Advanced

Systematic review of risk prediction models for diabetes after bariatric surgery

Zhang, R.; Borisenko, O.; Telegina, I.; Hargreaves, J.; Ahmed, A. R.; Sanchez Santos, R.; Pring, C.; Funch-Jensen, P.; Dillemans, B. and Hedenbro, J. L. LU (2016) In British Journal of Surgery 103(11). p.1420-1427
Abstract

Background: Diabetes remission is an important outcome after bariatric surgery. The purpose of this study was to identify risk prediction models of diabetes remission after bariatric surgery. Methods: A systematic literature review was performed in MEDLINE, MEDLINE-In-Process, Embase and the Cochrane Central Register of Controlled Trials databases in April 2015. All English-language full-text published derivation and validation studies for risk prediction models on diabetic outcomes after bariatric surgery were included. Data extraction included population, outcomes, variables, intervention, model discrimination and calibration. Results: Of 2330 studies retrieved, eight met the inclusion criteria. Of these, six presented development of... (More)

Background: Diabetes remission is an important outcome after bariatric surgery. The purpose of this study was to identify risk prediction models of diabetes remission after bariatric surgery. Methods: A systematic literature review was performed in MEDLINE, MEDLINE-In-Process, Embase and the Cochrane Central Register of Controlled Trials databases in April 2015. All English-language full-text published derivation and validation studies for risk prediction models on diabetic outcomes after bariatric surgery were included. Data extraction included population, outcomes, variables, intervention, model discrimination and calibration. Results: Of 2330 studies retrieved, eight met the inclusion criteria. Of these, six presented development of risk prediction models and two reported validation of existing models. All included models were developed to predict diabetes remission. Internal validation using tenfold validation was reported for one model. Two models (ABCD score and DiaRem score) had external validation using independent patient cohorts with diabetes remission assessed at 12 and 14 months respectively. Of the 11 cohorts included in the eight studies, calibration was not reported in any cohort, and discrimination was reported in two. Conclusion: A variety of models are available for predicting risk of diabetes following bariatric surgery, but only two have undergone external validation.

(Less)
Please use this url to cite or link to this publication:
author
organization
publishing date
type
Contribution to journal
publication status
published
subject
in
British Journal of Surgery
volume
103
issue
11
pages
1420 - 1427
publisher
John Wiley & Sons
external identifiers
  • scopus:84983447405
  • wos:000384671500003
ISSN
0007-1323
DOI
10.1002/bjs.10255
language
English
LU publication?
yes
id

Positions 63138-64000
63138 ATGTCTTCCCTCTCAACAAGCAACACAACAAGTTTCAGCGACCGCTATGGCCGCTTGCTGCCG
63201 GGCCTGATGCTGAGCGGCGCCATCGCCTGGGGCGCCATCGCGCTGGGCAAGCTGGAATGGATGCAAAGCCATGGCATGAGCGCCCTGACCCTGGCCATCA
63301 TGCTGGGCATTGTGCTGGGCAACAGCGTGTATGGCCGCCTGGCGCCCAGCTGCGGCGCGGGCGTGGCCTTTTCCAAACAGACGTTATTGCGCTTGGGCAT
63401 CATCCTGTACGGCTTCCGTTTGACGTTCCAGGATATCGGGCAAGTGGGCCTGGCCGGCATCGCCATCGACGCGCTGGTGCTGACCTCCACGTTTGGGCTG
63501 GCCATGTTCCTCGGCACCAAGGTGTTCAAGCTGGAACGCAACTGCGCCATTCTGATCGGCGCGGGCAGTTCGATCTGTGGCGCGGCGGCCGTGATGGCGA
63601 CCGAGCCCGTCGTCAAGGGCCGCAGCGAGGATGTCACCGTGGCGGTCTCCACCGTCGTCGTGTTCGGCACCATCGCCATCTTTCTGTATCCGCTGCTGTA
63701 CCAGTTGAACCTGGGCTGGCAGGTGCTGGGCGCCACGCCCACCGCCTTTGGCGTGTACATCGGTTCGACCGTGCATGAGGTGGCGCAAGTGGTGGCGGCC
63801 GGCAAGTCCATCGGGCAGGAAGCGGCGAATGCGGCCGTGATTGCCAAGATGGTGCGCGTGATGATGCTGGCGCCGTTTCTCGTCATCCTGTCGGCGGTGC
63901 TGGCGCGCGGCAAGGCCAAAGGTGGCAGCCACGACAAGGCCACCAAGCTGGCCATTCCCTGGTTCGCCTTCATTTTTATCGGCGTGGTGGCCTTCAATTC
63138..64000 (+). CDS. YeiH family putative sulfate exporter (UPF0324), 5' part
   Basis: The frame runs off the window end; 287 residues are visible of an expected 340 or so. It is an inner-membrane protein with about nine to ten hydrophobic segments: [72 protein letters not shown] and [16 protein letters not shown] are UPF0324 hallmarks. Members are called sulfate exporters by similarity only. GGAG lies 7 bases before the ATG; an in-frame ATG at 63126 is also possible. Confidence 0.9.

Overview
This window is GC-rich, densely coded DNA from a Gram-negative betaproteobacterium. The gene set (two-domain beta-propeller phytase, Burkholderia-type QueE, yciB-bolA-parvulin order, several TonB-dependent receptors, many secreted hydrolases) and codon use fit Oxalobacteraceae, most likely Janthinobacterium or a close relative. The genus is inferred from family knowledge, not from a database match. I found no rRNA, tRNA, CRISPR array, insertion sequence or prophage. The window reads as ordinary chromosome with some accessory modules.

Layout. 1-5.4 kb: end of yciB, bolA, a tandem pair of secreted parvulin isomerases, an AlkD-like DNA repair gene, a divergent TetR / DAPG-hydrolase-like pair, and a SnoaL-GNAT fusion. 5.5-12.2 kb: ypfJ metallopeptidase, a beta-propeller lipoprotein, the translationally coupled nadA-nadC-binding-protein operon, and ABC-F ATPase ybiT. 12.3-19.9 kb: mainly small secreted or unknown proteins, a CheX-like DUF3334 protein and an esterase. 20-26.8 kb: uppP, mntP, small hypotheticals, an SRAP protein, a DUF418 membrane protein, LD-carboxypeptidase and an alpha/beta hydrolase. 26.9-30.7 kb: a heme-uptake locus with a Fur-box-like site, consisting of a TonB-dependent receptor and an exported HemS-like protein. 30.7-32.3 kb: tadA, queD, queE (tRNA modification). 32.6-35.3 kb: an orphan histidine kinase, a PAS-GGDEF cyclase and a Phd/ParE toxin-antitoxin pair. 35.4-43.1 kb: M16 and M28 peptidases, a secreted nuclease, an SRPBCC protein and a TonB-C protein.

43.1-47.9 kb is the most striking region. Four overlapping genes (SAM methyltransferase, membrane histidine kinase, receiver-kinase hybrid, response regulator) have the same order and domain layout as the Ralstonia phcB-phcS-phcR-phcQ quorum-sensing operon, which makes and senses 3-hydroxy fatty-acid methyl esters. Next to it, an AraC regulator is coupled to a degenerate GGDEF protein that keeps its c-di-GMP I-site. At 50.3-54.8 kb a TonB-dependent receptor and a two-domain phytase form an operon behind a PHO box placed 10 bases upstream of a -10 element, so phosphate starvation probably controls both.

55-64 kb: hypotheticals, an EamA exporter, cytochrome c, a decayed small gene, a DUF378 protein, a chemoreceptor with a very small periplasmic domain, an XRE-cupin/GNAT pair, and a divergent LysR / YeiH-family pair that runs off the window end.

0bca91a9-4038-47c8-b5a4-2087b60ecb80
date added to LUP
2016-10-10 12:16:21
date last changed
2017-10-13 00:01:00
@article{0bca91a9-4038-47c8-b5a4-2087b60ecb80,
  abstract     = {<p>Background: Diabetes remission is an important outcome after bariatric surgery. The purpose of this study was to identify risk prediction models of diabetes remission after bariatric surgery. Methods: A systematic literature review was performed in MEDLINE, MEDLINE-In-Process, Embase and the Cochrane Central Register of Controlled Trials databases in April 2015. All English-language full-text published derivation and validation studies for risk prediction models on diabetic outcomes after bariatric surgery were included. Data extraction included population, outcomes, variables, intervention, model discrimination and calibration. Results: Of 2330 studies retrieved, eight met the inclusion criteria. Of these, six presented development of risk prediction models and two reported validation of existing models. All included models were developed to predict diabetes remission. Internal validation using tenfold validation was reported for one model. Two models (ABCD score and DiaRem score) had external validation using independent patient cohorts with diabetes remission assessed at 12 and 14 months respectively. Of the 11 cohorts included in the eight studies, calibration was not reported in any cohort, and discrimination was reported in two. Conclusion: A variety of models are available for predicting risk of diabetes following bariatric surgery, but only two have undergone external validation.</p>},
  author       = {Zhang, R. and Borisenko, O. and Telegina, I. and Hargreaves, J. and Ahmed, A. R. and Sanchez Santos, R. and Pring, C. and Funch-Jensen, P. and Dillemans, B. and Hedenbro, J. L.},
  issn         = {0007-1323},
  language     = {eng},
  number       = {11},
  pages        = {1420--1427},
  publisher    = {John Wiley & Sons},
  series       = {British Journal of Surgery},
  title        = {Systematic review of risk prediction models for diabetes after bariatric surgery},
  url          = {http://dx.doi.org/10.1002/bjs.10255},
  volume       = {103},
  year         = {2016},
}